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Worldcoin, Sam Altman's Creepy Vision for Iris-Scanning 'Global Digital Currency', Begins Rollout

The cryptocurrency startup wants to create a "new global digital currency" verified by users' unique iris scans.

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Screenshot: Worldcoin

OpenAI CEO Sam Altman’s sci-fi-tinged, iris-scanning cryptocurrency project Worldcoin began rolling out services internationally today. The extent to which Worldcoin actually delivers on its promise of a “new global digital currency,” however, may vary dramatically depending on where users are located.

On Monday, Worldcoin announced it has officially begun rolling out its “World ID” decentralized identity protocol and its “WLD” cryptocurrency tokens. In the 35 cities where Worldcoin is available, users can submit their iris scan to a local “orb” device and receive a share of WLD “simply for being human.” The company has reportedly already verified two million volunteers’ World ID’s at orbs across 30 different countries since the company was founded in 2019, though many in developing countries have complained they never actually received any currency in exchange for forking over their eyeprints.


Altman believes the project, which uses a creepy basketball-sized metal orb to verify the identities of individuals through eye scans like India’s Aadhaar, could help distinguish humans from bot armies and serve as a unique identifier to facilitate the tech world’s favorite form of economic redistribution: universal basic income.

“Worldcoin is an attempt at global scale alignment, the journey will be challenging and the outcome is uncertain,” co-founders Alex Blania and Altman wrote. “But finding new ways to broadly share the coming technological prosperity is a critical challenge of our time.”


The startup claims it’s managed to sign up more than 40,000 people per week into its World ID program during its beta stage. Now, Worldcoin says it’s increasing its orb capacity worldwide up to 1,500 which it says will increase sign-up capacity fivefold. Worldcoin referred Gizmodo to the founders’ announcement letter when asked for comment.

The buzzy startup has received hundreds of millions in funding from top tech investors like Andreessen Horowitz and LinkedIn co-founder Reid Hoffman in part as a means to solve the supposed age of AI amplified income inequality hastened by companies like Altman’s OpenAI. Supporters of universal basic income, like Altman and former Democratic presidential candidate turned crypto shill Andrew Yang, believe it could provide a stable economic baseline for workers who may find themselves displaced or made redundant by AI systems. In Worldcoin’s case, that redistribution theory relies on the success of its WLD token. The token’s prices rocketed upward on Monday from its initial price of $1.70 before dropping back down to $2.35 according to CoinMarketCap.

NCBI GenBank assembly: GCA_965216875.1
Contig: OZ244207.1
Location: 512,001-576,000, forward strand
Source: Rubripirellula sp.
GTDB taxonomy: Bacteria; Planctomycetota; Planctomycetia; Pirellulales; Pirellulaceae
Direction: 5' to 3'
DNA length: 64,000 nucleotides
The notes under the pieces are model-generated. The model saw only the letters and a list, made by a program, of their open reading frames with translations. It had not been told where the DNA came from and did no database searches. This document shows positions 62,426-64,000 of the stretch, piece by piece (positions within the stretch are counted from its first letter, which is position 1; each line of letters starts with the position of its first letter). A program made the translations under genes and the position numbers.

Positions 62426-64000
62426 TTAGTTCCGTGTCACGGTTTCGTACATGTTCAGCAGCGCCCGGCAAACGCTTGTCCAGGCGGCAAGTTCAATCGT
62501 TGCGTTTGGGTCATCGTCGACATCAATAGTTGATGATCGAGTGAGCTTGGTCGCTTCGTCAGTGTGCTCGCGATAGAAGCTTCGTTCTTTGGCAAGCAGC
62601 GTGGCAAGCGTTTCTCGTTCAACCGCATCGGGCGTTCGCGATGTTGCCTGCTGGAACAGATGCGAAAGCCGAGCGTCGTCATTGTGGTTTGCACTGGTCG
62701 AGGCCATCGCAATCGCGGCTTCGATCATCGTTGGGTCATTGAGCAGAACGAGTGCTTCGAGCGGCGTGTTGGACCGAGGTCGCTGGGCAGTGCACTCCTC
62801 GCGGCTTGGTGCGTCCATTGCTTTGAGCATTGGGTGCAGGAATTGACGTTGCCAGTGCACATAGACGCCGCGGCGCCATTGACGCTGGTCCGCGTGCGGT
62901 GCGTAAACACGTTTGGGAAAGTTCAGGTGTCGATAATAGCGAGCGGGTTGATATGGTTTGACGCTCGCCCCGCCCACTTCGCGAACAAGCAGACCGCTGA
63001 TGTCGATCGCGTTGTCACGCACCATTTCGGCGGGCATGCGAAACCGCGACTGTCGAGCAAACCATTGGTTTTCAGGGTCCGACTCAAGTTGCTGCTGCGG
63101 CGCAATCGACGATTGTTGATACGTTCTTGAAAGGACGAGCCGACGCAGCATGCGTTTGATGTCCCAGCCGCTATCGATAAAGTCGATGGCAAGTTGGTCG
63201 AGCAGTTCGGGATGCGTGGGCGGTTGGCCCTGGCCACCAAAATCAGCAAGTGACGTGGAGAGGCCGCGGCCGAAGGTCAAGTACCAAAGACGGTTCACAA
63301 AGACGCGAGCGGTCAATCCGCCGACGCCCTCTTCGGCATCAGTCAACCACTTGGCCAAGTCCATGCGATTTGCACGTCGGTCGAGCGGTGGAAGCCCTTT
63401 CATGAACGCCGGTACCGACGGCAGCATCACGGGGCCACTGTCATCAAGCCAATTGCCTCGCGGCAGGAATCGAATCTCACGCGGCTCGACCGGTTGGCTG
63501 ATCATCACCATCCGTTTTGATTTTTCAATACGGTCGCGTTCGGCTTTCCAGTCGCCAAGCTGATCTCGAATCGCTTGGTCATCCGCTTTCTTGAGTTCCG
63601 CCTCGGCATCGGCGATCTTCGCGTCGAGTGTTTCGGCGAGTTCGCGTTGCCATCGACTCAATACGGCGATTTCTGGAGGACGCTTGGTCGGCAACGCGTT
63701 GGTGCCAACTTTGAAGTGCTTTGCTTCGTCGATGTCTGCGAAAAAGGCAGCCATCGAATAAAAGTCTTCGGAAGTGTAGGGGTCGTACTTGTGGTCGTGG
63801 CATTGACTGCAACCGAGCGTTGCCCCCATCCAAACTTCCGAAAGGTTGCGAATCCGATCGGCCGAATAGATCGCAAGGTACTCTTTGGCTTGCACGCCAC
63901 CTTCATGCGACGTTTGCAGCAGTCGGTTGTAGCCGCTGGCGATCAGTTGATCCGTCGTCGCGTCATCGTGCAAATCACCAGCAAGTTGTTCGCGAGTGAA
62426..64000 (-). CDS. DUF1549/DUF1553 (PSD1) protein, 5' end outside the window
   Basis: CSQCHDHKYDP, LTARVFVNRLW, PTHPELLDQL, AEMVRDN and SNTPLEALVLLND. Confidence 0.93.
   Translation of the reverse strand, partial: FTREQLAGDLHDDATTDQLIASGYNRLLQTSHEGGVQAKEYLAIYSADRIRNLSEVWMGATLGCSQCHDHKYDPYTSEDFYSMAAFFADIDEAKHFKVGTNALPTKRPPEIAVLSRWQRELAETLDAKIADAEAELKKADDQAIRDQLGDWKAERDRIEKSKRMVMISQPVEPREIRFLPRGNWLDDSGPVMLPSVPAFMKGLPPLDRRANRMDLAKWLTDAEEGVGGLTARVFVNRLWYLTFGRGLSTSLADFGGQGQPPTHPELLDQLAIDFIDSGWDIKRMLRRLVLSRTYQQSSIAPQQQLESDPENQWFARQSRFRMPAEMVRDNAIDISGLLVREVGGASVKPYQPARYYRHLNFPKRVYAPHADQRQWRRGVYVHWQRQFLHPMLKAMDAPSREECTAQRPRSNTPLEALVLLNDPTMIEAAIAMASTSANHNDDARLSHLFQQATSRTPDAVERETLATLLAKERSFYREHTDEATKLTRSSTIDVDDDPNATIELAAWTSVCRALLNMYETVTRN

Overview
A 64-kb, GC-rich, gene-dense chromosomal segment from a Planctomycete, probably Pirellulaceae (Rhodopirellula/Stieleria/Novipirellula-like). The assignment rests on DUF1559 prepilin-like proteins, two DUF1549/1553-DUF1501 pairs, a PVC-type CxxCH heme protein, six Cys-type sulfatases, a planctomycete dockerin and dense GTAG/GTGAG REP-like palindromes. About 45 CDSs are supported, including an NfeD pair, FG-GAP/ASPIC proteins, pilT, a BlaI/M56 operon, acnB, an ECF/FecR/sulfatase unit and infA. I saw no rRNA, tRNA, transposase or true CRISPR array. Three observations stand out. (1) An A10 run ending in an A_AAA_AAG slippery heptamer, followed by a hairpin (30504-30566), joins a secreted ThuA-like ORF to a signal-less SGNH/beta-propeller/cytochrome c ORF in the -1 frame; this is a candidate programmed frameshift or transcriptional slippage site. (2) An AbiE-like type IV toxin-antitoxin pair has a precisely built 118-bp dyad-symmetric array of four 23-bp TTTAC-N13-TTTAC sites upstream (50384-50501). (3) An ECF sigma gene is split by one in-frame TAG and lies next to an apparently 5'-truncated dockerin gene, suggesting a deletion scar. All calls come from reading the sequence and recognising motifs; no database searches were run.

One notable market where Wordcoin’s redistribution vision won’t work as intended however is the United States. Uncertainty stemming from the Securities and Exchange Commission’s recent crackdown on cryptocurrencies has apparently made it too risky for the company to operate fully in one of its founder’s home counties. Altman, who’s spent the better part of the last six months artfully persuading US lawmakers to take a light approach to AI regulation, seemed less interested in fighting an increasingly uphill battle against crypto regulators.

“When we started thinking about this, we didn’t think it would end up as ‘world minus the US coin’ and here we are,” Altman said in an interview with the Financial Times. “I’d say there’s 95 per cent of the world’s population not in the US. The US does not make or break a project like this.”


Blania, the company’s other co-founder and CEO of Tools for Humanity, would rather the public not associate Worldcoin with the crypto industry at all.

“Crypto is hopefully a label that will get dropped over the coming years anyways, and it’s just essentially the technology that you use to build certain products,” Blania said during an interview with Bloomberg News.


Worldcoin off to a rocky start

Worldcoin has had to traverse over a number of roadblocks on its route to an official launch. A BuzzFeed News investigation into the company detailed hundreds of complaints from Orb users around the world who claimed they were never paid after giving up their Iris scans. Orb operators in charge of convincing people to stick their eyeballs up to the estimated $5,000 devices have similarly complained of harassment, arrests, and late payments.


Worse still, the company’s growing collection of biometrics data has already helped usher in a small black market of irs data buyers. In China, buyers were reportedly discovered purchasing verified World IDs from users in Cambodia, and Kenya for around $30 each. The company previously told Gizmodo that the incident was limited to a “a few hundred instances” of fraud. Hackers have also previously figured out ways to install password-stealing malware on several orb devices.